Quercus ithaburensis

From Wikipedia, the free encyclopedia
Jump to navigation Jump to search

Quercus ithaburensis
Quercia vallonea Tricase 3.JPG
Scientific classification edit
Kingdom: Plantae
Clade: Tracheophytes
Clade: Angiosperms
Clade: Eudicots
Clade: Rosids
Order: Fagales
Family: Fagaceae
Genus: Quercus
Subgenus: Quercus subg. Quercus
Section: Quercus sect. Cerris
Q. ithaburensis
Binomial name
Quercus ithaburensis

Quercus ithaburensis, the Mount Tabor oak, is a tree in the beech family.

It is found in Southeastern Europe, from southeastern Italy,[2] southern Albania and Greece,[3] and in southwestern Asia from Turkey south through Lebanon, Israel, Syria,[4] and neighboring Jordan,[5] whose national tree it is.

Quercus ithaburensis is a small to medium-sized semi-evergreen to tardily deciduous tree growing to a maximum height of around 50 feet (15 m) with a rounded crown and often with a gnarled trunk and branches. The leaves are 1.6-3.5 in (4–9 cm) long and 0.8-2.0 in (2–5 cm) wide, oval in shape, with 7 to 10 pairs of either teeth (most common) or shallow lobes (rare) along a revolute margin. They are dark glossy green above and gray tomentose below.[6][7]

The male flowers are light green 2 in (5 cm) long catkins while the female flowers are small (less than 1/10 in (0.4 mm)), produced in 3's on short stalks called peduncles and are wind pollinated. Flowering occurs from March through April in most of its native range. The acorns are generally oval, up to 2 in (5 cm) long and 1.2 in (3 cm) wide with a cap covering roughly 1/3 of the acorn, maturing in 18 months, dropping from the tree in the 2nd fall after pollination. The cap is covered in long stiff loose scales which are rolled backwards or involute especially along the edges of the cap.[6][7] [8]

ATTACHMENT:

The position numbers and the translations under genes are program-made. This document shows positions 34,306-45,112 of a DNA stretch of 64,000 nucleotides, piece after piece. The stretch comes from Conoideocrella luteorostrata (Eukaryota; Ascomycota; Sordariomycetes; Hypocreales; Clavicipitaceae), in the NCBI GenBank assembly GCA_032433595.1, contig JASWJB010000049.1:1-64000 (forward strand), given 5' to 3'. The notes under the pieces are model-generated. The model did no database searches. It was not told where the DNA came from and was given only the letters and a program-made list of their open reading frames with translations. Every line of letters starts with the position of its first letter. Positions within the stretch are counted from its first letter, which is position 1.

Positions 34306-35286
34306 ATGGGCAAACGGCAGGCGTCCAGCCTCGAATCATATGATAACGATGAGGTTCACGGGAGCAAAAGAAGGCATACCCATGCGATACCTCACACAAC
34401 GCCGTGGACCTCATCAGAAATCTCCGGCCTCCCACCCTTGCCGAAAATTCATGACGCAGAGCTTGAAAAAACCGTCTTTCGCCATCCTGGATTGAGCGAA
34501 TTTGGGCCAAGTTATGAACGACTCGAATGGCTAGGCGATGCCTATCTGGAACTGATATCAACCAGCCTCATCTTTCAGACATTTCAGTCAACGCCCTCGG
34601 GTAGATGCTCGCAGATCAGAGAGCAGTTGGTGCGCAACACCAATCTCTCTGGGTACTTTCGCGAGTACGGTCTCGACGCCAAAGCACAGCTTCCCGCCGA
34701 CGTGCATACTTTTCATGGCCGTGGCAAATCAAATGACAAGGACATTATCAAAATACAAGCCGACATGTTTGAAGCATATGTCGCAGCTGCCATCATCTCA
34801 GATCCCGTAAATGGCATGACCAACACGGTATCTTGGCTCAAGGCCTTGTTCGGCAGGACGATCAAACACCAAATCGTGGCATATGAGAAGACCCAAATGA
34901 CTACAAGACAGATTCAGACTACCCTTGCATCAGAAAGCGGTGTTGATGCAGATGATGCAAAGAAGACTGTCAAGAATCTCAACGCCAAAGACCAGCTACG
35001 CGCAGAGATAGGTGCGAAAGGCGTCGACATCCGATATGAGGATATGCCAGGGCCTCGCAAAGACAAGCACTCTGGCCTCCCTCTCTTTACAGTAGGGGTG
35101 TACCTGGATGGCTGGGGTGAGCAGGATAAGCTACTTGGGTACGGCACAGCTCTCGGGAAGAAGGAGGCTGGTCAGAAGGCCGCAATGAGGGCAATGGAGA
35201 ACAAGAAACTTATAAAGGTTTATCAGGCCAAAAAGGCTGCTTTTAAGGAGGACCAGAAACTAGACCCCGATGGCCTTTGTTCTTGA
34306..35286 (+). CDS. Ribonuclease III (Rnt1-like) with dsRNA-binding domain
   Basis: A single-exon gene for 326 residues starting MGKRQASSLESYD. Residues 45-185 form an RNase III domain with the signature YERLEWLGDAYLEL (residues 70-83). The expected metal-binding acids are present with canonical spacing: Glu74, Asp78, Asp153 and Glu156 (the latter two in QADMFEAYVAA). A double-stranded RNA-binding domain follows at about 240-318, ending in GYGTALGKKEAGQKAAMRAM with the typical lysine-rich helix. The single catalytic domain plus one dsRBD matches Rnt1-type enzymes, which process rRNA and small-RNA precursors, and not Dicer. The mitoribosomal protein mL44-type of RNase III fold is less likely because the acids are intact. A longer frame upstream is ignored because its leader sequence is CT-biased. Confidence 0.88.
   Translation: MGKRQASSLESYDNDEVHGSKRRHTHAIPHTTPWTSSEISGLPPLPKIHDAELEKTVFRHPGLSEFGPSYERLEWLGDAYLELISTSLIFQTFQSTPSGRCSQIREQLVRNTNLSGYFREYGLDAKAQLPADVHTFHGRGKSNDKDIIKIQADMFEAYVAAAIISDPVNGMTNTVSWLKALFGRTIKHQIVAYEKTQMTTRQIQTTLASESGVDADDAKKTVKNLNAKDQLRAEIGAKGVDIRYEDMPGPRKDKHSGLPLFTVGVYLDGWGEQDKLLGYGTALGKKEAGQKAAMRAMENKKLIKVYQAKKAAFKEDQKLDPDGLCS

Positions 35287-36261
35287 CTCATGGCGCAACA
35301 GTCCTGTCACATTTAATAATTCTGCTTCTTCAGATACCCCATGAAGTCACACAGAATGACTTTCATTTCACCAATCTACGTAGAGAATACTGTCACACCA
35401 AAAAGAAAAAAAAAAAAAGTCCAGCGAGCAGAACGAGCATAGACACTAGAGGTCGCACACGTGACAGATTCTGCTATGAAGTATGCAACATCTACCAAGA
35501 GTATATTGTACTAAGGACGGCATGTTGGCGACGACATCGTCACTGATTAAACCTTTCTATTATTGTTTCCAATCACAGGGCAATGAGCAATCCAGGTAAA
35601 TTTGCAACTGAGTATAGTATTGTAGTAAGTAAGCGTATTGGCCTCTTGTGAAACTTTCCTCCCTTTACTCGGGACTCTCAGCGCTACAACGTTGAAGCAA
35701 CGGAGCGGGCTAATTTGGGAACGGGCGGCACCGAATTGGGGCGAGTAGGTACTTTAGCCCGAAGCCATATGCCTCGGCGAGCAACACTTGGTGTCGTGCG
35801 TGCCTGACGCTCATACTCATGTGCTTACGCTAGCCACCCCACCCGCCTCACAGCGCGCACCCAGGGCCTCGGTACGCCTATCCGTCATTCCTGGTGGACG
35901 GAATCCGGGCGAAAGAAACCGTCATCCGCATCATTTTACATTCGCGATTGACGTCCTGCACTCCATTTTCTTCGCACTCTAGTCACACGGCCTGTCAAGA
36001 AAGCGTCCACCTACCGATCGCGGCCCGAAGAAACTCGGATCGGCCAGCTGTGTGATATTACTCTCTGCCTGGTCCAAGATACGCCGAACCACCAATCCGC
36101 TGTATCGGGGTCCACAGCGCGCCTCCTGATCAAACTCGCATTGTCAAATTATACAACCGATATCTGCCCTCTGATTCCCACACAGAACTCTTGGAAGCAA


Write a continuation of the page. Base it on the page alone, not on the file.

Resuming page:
See also[edit]


  1. ^ "Quercus ithaburensis Decne.". World Checklist of Selected Plant Families (WCSP). Royal Botanic Gardens, Kew – via The Plant List.
  2. ^ Altervista Flora Italiana, Quercus ithaburensis Decne. includes many photos
  3. ^ Baldacci, Antonio 1895. Malpighia 9: 351-352 in Italian, as Quercus cretica
  4. ^ Decaisne, Joseph 1835. Annales des Sciences Naturelles; Botanique, sér. 2 4: 348-349 description in Latin, commentary in French
  5. ^ Mouterde, Paul 1966. Nouvelle Flore du Liban et de la Syrie 1: 365
  6. ^ a b Oaks of the World: Quercus ithaburensis
  7. ^ a b Wild Flowers of Israel: Quercus ithaburensis
  8. ^ Menitsky, Yu.L. (2005). Oaks of Asia. Science Publishers ISBN 1-57808-229-3.

External links[edit]